Skeleton Coast The Lawrence Arms
- 1Quiet Storm02:07
- 3Belly of the Whale01:59
- 4Dead Man's Coat02:49
- 5Pigeons and Spies02:31
- 6Last, Last Words02:51
- 7(The) Demon01:53
- 9How To Rot01:45
- 10Under Paris02:52
- 11Goblin Foxhunt02:13
- 12Lose Control02:53
- 13Don't Look At Me02:18
- 14Coyote Crown03:34
Info for Skeleton Coast
The album contains the elements of the band’s sound that fans have come to love for the past two decades but recontextualizes them in a way that somehow sounds perfectly aligned with this strange time in our collective history. Although it was written and recorded before the Coronavirus upended the world, the band’s seventh studio album sounds eerily prescient as it imagines an apocalyptic future where coyotes croon and wolf packs roam free.
“For a band who has been around as long as us, this is about as urgent of a record as we could make,” vocalist and bassist Brendan Kelly explains. “It may be kind of dark but it’s really about searching for light in the darkness and finding it, as small as those moments may seem. That’s sort of where we’re at: Collecting the scraps of things that could make for a bearable existence in dark times.”
"It was kind of like album camp in the sense that we were in this very remote setting for two weeks and really focusing on making the record. That was a very different experience for us because we’ve always made our records in Chicago which is home and all the things about home are in the way,” kommentiert Sänger und Gitarrist Chris McCaughan.
Neil Hennessy, drums
Chris McCaughan, vocals, guitar
Brendan Kelly, bass
The Lawrence Arms
Chicago’s Lawrence Arms are a gritty but clever punk rock three-piece that trace their beginnings back to 1999. Their involvement in bands and the punk scene goes back many years prior however, as the members were involved in Windy City mainstays Slapstick, The Broadways, and Baxter. The band takes it’s name from a run-down building the members resided in called the Lawrence Arms, which was located in a very lower-class area of uptown Chicago. For the record, they were eventually evicted from the place in the middle of the night.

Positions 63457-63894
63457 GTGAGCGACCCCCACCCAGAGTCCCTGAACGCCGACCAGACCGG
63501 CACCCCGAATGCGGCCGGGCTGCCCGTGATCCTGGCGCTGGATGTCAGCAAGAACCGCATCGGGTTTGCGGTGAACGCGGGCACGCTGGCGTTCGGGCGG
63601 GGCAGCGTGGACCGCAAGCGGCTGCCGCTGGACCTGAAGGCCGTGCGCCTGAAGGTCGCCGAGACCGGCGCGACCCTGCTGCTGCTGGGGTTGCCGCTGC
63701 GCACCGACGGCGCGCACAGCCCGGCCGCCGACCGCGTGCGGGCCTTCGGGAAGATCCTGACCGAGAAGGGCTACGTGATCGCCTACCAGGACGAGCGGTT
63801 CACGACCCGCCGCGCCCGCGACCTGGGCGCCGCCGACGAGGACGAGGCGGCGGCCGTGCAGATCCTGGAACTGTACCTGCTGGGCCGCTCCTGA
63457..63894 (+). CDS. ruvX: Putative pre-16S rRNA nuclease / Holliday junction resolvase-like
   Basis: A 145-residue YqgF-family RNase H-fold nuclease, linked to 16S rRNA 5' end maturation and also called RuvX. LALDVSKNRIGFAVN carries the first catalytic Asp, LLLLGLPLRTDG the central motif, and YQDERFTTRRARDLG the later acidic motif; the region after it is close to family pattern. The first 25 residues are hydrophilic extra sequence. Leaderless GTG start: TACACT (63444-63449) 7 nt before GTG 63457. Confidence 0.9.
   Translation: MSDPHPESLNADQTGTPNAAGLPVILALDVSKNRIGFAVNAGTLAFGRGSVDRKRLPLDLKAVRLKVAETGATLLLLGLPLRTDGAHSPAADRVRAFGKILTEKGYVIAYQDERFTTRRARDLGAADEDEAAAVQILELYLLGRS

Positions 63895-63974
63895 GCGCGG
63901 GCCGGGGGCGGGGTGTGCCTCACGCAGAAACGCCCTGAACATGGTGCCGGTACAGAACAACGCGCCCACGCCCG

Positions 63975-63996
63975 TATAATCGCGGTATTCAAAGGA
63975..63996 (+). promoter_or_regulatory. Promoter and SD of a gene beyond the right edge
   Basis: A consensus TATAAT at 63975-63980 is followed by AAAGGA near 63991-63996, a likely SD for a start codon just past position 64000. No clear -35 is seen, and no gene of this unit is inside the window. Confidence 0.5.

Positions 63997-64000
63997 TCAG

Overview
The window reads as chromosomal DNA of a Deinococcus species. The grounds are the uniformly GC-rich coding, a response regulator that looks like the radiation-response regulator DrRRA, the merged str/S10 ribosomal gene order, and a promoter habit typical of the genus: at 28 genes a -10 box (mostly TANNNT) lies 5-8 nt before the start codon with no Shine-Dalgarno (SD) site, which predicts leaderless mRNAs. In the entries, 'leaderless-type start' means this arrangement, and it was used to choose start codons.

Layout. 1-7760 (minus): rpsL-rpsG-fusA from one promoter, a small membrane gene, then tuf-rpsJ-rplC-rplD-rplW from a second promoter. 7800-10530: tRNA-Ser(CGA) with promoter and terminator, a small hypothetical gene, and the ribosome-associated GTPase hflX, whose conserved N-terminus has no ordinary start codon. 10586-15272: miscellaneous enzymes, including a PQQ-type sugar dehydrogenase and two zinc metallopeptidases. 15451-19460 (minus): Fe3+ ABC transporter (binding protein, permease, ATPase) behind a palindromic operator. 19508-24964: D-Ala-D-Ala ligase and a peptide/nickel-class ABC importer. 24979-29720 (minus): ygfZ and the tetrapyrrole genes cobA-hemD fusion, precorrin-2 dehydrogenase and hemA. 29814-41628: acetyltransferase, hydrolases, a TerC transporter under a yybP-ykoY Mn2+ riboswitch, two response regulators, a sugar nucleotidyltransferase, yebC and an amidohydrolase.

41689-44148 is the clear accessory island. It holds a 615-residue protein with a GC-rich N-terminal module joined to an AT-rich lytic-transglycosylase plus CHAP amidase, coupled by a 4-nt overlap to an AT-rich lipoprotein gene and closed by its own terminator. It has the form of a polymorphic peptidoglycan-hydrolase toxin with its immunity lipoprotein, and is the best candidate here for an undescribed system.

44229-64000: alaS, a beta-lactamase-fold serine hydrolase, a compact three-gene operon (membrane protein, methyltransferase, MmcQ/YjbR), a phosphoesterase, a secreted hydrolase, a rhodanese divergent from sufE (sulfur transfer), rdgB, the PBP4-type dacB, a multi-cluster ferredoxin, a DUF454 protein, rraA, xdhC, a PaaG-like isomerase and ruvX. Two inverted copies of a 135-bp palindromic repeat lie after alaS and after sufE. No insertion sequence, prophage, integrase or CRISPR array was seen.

Their latest album, Oh! Calcutta!, comes at a time when the stars have seemingly aligned and their presence is at an all-time high. Singer Brendan and his outspoken anti-Bush opinions have been all over TV this past year and he was even a feature interview on The Daily Show with Jon Stewart. He got off easy though and they only made fun of his tattoos. And you can have a look at any punk forum on the web and you’ll come to find that The Lawrence Arms are the subject of many a hotly-debated discussion regarding their relevance. But forget about the chatter on the internet, Alternative Press recently described them “One of the best honest-to-God punk-rock bands around today.” Things are indeed looking up for the boys, but let’s get historical…
After a couple releases on Asian Man Records, The Lawrence Arms chose to work with Fat Wreck Chords from among several interested labels and released Apathy and Exhaustion in early 2002. Their Fat Wreck debut was recorded after 13 months of constant touring and is an aptly-titled product of a band that endured every mishap and triumph of an arduous tour. For over a year The Lawrence Arms lived on the road, and every bit of defiance, debauchery, and desperation, comes through on Apathy and Exhaustion. Their next sonic conquest came in the form of their second Fat full length, The Greatest Story Ever Told, an exalted title no doubt, but one that they managed to live up to. In typical Larry Arms fashion, the band waxes intellectual whilst making repeated tributes to American pop culture. No one is safe, and everyone from Kafka to the cast of Perfect Strangers play a part in The Greatest Story Ever Told.
Talking shit has long been The Lawrence Arms calling card. Especially onstage. Everyone from Dashboard Confessional to Joyce Carol Oates have fell victim to the band’s drunken tirades. Some of their fans will tell you that their shows seem more like a celebrity roast—just without the subject in attendance. This new LP is no exception, and this time around it’s Van’s Warped Tour that bears the bullseye. Lyrics on their folky bonus track for example: These thieves in their flip-flops and bro attitudes are the very reason we do what we do, When I say ‘fuck the man’, it’s what I believe, No matter who that man happens to be… Ouch! What could possibly be the reason for such contempt? Maybe because they’ve been 86’d from the tour on account that they were shit-talking the whole operation while they were playing it. Yeah, that’ll do it.
The Lawrence Arms seem like the very last punk band who are doing what they want. “Keeping it real”, is the phrase, I believe? And their new record, Oh! Calcutta!, is fixin’ to be a real breakthrough for the guys as they have a full head of steam and a tour with NOFX in the Spring. Touring is what they do best, and they have spent the last many months jet-setting the globe: Europe with Millencolin, Japan with No Use For A Name, and Australia with Anti-Flag. Let us not forget their more recent States-side tours with Lagwagon, Against Me!, and chums Hot Water Music. Look for them to be drinking straight from the tap and playing the hits from Oh! Calcutta! in a shitty club near you.
This album contains no booklet.